There is an overarching premise that neither the buyer, nor the seller, should be making or losing money from the working capital and other adjustments, where the trade-off to the working capital adjustments is the corresponding cash (i.e., however high, or low) that was invested in the business or collected from the business pre-closing.
- an understanding of working capital and other adjustments at closing will allow the buyer or the seller in making conscious choices
The concept of cash-free debt-free cannot be assessed in isolation to determining a normal working capital that should be delivered at closing.
In determining what is a “normal” working capital level that should be delivered at closing, buyer and seller should first identify which balance sheet accounts are part of that calculation, and which ones are not.
The core reason for the exercise is that the relevant cash and debt account balances are those at the closing date.
Once these accounts are classified as cash or debt (and debt-like items), then they are either excluded from the business being sold or, if not excluded, they will directly affect the purchase price.
Cash and debt accounts should be looked at separately from the working capital.
As it relates to working capital, the added dimension is the analysis required to determine what is considered “normal” working capital to be delivered at closing, and any difference to the actual working capital delivered should impact the purchase price.
In other words, the relevant cash and debt balances in the exercise are the balances at closing, whereas the relevant balance of working capital is what should be delivered at closing.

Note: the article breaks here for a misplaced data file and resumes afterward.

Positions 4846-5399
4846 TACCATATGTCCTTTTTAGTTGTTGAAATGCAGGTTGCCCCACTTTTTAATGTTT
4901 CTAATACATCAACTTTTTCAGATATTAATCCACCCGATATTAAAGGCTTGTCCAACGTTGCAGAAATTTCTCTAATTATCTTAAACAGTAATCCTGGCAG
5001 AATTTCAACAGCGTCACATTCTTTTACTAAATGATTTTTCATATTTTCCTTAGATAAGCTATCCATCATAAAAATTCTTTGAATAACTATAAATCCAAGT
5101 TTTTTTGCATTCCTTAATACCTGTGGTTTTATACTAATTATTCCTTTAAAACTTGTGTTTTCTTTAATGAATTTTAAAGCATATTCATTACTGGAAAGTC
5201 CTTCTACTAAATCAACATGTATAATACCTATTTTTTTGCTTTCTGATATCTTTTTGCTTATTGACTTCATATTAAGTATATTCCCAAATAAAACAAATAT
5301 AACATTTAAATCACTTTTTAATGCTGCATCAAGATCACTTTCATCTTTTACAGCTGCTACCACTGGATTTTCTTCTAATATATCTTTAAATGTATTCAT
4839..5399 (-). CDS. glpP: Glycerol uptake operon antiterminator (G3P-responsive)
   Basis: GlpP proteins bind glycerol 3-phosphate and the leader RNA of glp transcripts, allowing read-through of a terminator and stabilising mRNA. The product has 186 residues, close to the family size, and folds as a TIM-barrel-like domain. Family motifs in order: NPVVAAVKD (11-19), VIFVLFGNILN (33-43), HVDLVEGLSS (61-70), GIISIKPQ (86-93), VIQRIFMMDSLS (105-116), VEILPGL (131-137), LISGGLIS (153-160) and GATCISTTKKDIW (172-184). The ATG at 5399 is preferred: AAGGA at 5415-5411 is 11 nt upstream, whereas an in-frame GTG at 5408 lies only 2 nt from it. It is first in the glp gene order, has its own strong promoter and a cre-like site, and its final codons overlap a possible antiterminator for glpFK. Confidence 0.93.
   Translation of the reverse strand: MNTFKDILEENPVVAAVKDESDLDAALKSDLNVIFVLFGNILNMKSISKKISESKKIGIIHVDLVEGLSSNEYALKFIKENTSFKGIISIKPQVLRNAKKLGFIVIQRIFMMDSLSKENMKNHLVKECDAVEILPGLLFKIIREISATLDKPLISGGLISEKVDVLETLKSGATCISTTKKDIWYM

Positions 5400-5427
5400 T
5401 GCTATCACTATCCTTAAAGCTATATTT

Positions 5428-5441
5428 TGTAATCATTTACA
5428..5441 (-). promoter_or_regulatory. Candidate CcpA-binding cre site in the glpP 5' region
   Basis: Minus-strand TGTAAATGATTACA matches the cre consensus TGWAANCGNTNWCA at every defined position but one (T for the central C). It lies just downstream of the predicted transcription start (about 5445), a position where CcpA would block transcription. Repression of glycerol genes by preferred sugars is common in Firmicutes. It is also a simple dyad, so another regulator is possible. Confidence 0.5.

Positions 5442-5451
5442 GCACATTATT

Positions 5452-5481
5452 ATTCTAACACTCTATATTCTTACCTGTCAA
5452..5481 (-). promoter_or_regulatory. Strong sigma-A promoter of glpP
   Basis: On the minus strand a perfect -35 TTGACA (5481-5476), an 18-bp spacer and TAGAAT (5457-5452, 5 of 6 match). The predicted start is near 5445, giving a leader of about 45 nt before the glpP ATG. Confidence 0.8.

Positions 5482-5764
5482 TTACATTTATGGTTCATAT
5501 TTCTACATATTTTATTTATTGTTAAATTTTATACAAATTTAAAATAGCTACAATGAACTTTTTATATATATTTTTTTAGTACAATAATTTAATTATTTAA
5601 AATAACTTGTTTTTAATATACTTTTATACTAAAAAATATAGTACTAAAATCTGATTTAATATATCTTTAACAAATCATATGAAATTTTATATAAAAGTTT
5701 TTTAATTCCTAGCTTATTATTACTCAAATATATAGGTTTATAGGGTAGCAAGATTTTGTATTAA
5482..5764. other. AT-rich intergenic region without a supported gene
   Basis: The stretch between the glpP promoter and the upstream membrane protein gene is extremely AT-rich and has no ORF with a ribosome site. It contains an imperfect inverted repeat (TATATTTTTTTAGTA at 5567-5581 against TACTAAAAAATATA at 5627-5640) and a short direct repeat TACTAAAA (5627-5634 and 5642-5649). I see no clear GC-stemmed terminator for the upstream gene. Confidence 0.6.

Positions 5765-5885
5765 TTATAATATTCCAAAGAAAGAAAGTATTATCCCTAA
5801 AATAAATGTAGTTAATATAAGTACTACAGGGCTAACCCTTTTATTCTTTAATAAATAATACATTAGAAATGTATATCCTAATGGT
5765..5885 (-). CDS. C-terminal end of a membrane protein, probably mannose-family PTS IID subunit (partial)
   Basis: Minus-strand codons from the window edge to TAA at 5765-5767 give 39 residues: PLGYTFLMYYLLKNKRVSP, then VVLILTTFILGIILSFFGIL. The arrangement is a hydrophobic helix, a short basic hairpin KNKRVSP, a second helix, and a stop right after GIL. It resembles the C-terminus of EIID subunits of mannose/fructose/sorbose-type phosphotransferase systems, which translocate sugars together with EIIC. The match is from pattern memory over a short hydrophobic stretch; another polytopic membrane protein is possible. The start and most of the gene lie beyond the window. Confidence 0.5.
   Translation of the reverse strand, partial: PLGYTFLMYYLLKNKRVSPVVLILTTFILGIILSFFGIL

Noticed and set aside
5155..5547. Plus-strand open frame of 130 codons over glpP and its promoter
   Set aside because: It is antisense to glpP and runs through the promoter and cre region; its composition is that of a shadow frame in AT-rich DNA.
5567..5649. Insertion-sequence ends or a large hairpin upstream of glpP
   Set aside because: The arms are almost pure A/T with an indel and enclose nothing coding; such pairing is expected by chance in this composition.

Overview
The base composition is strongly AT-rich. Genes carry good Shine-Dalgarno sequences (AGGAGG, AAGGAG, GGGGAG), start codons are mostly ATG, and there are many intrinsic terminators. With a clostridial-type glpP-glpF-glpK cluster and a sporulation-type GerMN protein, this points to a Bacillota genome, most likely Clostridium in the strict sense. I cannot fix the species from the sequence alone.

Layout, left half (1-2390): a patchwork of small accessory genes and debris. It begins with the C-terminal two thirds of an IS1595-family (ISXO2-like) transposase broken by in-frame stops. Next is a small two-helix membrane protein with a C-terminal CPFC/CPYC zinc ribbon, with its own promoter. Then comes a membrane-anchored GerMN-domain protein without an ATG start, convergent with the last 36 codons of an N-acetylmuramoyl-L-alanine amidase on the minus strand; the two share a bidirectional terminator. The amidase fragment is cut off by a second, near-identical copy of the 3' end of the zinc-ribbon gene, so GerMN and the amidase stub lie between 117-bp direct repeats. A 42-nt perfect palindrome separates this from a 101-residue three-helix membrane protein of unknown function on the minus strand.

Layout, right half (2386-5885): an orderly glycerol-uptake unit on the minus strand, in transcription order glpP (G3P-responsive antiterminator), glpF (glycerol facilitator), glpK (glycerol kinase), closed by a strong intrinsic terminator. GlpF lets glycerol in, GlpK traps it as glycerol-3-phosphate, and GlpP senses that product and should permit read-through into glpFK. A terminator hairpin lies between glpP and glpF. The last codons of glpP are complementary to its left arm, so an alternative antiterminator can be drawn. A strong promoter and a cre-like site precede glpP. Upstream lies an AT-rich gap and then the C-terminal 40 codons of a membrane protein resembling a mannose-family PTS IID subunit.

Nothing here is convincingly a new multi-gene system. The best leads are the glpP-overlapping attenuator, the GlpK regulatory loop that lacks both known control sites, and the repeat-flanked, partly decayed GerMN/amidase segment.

As a simple example, let us assume that the company being sold is in the business of winter accessories (i.e., one operating cycle annually). Throughout the annual cycle, the collection is being designed, inventory is built up and suppliers are gradually getting paid, and lastly, as inventory is being shipped, customers are being invoiced and receivables collected based on the agreed payment terms.
The company EBITDA is $3 million, and the average monthly working capital is $1.5 million. It is reasonable to assume that the company should be sold with a working capital of approximately $1.5 million, which will allow the buyer to generate an EBITDA of $3 million, a number likely to have been used in the valuation of the company. However, depending on the time of the year, the working capital may be as low as $400k and as high as $3 million.
The working capital adjustment is intended to make the time the transaction is made irrelevant, i.e., a zero-sum game for the buyer and seller. As the seller, you should be compensated if you sell the company at a time when the working capital is at its higher, and as a buyer, you should be compensated if you buy the business at a time when the working capital is at its lowest.
Jocelyn Dumas, Managing Director- M&A Keira Capital Partners Inc.
Learn more in our Treatments of Working Capital ebook by Jocelyn Dumas. Complete the short form below to receive the ebook via email.